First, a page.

Grace
Grace
ɡreɪs/
smoothness and elegance of movement.
“she moved through the water with effortless grace”
synonyms: elegance, stylishness, poise, finesse, charm;
courteous good will.
“he had the good grace to apologize to her afterwards”
synonyms: courtesy, courteousness, politeness, manners, good manners, mannerliness, civility, decorum, decency, propriety, breeding, respect,
respectfulness

There’s something to be said about grace and how it can affect the way you look, feel and how you make others feel around you. When you add gracefulness to your days not only will you end up with a better and healthier body but you will be more respected by others.

When at the gym perform each movement and each lift with the precision of a scientist mixing dynamite and nitrogen, gracefully. Imagine a row of judges scoring you between one and ten. How graceful is your deadlift?

When you load up weight plates to a bar or pick a kettlebell off the ground are your rounding your back and therefore resembling an old beat-up ape or are you moving about your hips with a straight spine and baring the look of a king or queen gorilla on top of the food chain ready to take on the jungle. And to all your biologist out there, I know gorilla doesn’t have a straight back. Don’t get caught in the details.

Gracefulness throughout your gym career will add longevity to your years of lifting. Don’t do it ungracefully like I did for the first five years as an obnoxious kid learning to lift. I am still paying for it.

So you sprint on a treadmill. How graceful does it look? Would you like to see yourself run on a big screen observed by others? If not, think how you can run more gracefully. It will not only make you more aware of your running technique but is more likely to keep you injury free. You don’t have to run like Usain but do the best you can to have an aura of gracefulness in your stride. Otherwise in ten years you will feel like, well, like you’ve been running with a poor technique for ten years.

This thought about grace goes beyond the movement too, of course. Are you graceful in your interactions with other people throughout the day? Treat everyone the same no matter who they are and what their stature in life is. In other words, don’t be a dickhead. Since you are a reader of my blog it’s highly unlikely that you’re a dickhead. (And you’re obviously very attractive. And incredibly smart too.)

When you walk around the town keep your chest up, have a spring in your step and don’t slouch. Don’t drag your feet (like I sometimes do) or push your chin to your chest. I don’t mean that you should walk, talk and wave like the Queen does. Actually, don’t do that, it makes people think there’s something wrong with you.

Being graceful doesn’t mean that you are above other people. Because you’re not, I don’t care what car you drive, how many celebrity chefs you know or how special the breed of your cat is.

Smile often, even to random people. You might make someone’s day. Make people feel good when they see you. But don’t be creepy. If your presence makes the hair rise on my back you have to re-think this through. And stop complaining and blaming other people about everything. What actions can you take to improve the situation instead of waiting for someone else to change? Life’s better once you realize that you hold the keys to change in almost every situation. There’s a door, use it. Gracefully.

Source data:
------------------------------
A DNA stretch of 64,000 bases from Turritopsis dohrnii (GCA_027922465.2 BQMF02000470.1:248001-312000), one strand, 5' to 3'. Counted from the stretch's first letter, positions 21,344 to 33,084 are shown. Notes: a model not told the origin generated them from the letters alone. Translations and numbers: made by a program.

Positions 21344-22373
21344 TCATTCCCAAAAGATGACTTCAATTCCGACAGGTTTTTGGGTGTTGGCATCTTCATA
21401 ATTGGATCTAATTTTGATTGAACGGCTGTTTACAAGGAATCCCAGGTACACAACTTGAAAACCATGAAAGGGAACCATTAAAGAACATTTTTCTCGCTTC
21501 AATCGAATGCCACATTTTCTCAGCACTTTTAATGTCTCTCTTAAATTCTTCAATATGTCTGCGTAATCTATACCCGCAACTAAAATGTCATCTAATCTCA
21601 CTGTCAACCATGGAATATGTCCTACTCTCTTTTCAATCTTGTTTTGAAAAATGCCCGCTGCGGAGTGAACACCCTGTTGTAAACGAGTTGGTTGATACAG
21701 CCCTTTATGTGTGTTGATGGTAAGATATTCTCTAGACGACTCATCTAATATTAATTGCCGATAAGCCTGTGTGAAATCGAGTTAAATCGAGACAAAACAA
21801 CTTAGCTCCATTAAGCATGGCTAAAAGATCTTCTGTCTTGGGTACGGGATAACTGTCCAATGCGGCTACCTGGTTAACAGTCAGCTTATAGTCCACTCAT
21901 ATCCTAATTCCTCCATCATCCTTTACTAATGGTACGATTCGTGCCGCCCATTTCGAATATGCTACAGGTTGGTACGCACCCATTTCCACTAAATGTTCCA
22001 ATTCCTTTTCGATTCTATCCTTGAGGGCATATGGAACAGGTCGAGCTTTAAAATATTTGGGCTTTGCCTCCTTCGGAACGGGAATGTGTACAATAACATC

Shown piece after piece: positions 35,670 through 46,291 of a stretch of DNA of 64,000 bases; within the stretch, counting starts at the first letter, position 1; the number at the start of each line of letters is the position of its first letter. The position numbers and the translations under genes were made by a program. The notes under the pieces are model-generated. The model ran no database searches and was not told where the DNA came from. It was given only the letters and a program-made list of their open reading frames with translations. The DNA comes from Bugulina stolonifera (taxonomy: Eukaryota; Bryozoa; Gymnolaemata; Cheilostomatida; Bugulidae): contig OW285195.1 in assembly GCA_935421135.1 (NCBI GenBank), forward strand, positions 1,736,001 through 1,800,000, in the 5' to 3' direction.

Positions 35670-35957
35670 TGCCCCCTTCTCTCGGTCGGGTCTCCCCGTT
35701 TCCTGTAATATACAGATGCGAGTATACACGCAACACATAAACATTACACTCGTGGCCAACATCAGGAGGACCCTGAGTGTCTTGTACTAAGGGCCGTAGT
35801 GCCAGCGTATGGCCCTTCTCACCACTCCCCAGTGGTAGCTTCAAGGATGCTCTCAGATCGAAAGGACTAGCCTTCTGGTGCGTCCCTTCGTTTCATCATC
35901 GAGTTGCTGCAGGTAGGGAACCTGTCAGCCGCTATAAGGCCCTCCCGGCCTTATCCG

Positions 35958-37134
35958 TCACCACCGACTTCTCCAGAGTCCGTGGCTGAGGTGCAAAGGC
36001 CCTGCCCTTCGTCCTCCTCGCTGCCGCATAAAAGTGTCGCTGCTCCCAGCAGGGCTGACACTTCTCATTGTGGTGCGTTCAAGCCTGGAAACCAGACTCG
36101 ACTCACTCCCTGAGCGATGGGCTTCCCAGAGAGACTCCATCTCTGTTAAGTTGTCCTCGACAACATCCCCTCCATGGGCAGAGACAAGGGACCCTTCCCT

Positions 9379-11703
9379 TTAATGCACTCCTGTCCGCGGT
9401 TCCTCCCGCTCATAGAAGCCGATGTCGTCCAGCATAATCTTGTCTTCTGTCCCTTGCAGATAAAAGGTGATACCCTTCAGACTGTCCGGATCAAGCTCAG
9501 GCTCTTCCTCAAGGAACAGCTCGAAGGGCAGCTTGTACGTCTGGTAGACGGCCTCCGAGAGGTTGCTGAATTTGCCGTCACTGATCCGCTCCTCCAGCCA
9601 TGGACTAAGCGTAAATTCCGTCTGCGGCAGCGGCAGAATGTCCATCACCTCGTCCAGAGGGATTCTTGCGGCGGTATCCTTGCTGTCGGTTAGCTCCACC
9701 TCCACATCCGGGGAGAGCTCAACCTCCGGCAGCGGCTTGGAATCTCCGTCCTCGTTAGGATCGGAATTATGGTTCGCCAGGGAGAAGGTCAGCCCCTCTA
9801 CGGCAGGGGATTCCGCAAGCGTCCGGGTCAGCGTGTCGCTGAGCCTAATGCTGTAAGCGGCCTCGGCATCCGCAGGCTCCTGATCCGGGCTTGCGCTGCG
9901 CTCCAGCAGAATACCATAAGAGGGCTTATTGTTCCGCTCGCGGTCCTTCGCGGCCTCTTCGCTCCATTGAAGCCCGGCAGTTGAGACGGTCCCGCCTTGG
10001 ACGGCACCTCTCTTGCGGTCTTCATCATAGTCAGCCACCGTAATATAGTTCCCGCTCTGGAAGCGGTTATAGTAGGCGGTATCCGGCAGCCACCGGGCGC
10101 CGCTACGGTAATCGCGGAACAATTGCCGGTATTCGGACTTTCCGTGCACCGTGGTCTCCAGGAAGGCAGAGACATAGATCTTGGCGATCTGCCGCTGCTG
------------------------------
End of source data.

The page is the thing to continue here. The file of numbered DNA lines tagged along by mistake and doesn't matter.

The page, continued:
Give your full attention to people who deserve it, be on time and respect other people. Here’s a morbid thought that might work: think what you want people to say about you when you’re not around anymore. Do they talk how positively you affected their days or were you sucking the energy out of the room when you were around? Be the better part of someone’s life. Be the glass half-full instead of half-empty type of guy or a girl. That doesn’t mean that you have to be over-the-top-makes-Jamie-Foxx-look-like-a-wallflower-kind of a person. But have a grace about you and the way you interact.

When someone asks you a question and you don’t know the answer, admit it. Don’t pull a made-up answer out of a thin air just trying to impress someone. There’s a lot of grace and humility in “I don’t know”. You can always say that you’ll look into it for them. People appreciate honesty.

When you win, whether it be a pub quiz or the Olympics do so with grace and acknowledge those who competed against you. When you lose or make a mistake, gracefully accept it and learn from it. Apologise when it’s necessary. Own it and grow from it. There’s always things to be learned, even in a pub quiz loss. Maybe next time you need to put more effort into studying Zimbabwe’s foreign policy to beat the reigning champions on table #2 near the fireplace.


 

I am currently immersed in the new book by Dan John, Before We Go: An On-Going Philosophy on Lifting, Living and Learning. As always, I recommend his books to anyone and everyone, whether you’re a fitness professional or a fitness connoisseur.

There’s a chapter in his book where he writes on how one of the two keys to a better physique, better performance and pain-free joints is grace. It is such a brilliant thought that I wanted to expand on it.

Oh, and the other key to a better physique, better performance and pain-free joints? Well, I guess you just have to read his book.


 

Music I listened to while space-engineering this post
J Mascis – Tied to a Star

If you like guitars and singer-songwriter stuff, you’ll appreciate this guy.


Balancing

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2 thoughts on “

  1. Found you via Dan John’s Wandering heights newsletter. This is the best ting I’ve read in a while. I try to practice what you preach. This leads to a better life for all 🙂

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